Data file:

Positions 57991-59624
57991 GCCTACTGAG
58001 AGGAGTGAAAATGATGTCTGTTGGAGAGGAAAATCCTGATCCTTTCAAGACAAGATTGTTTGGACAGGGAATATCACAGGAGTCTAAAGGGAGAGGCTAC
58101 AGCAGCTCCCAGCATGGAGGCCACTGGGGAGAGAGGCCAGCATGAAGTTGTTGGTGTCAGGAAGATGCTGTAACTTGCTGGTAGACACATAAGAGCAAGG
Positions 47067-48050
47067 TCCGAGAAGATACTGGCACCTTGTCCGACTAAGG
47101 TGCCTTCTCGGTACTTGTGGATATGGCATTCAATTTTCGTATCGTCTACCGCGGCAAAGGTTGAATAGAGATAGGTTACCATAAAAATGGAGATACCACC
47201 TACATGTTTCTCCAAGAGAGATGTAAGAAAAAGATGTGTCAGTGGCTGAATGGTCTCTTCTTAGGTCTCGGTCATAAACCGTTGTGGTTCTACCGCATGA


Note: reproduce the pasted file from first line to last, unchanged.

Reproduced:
Positions 57991-59624
57991 GCCTACTGAG
58001 AGGAGTGAAAATGATGTCTGTTGGAGAGGAAAATCCTGATCCTTTCAAGACAAGATTGTTTGGACAGGGAATATCACAGGAGTCTAAAGGGAGAGGCTAC
58101 AGCAGCTCCCAGCATGGAGGCCACTGGGGAGAGAGGCCAGCATGAAGTTGTTGGTGTCAGGAAGATGCTGTAACTTGCTGGTAGACACATAAGAGCAAGG
Positions 47067-48050
47067 TCCGAGAAGATACTGGCACCTTGTCCGACTAAGG
47101 TGCCTTCTCGGTACTTGTGGATATGGCATTCAATTTTCGTATCGTCTACCGCGGCAAAGGTTGAATAGAGATAGGTTACCATAAAAATGGAGATACCACC
47201 TACATGTTTCTCCAAGAGAGATGTAAGAAAAAGATGTGTCAGTGGCTGAATGGTCTCTTCTTAGGTCTCGGTCATAAACCGTTGTGGTTCTACCGCATGA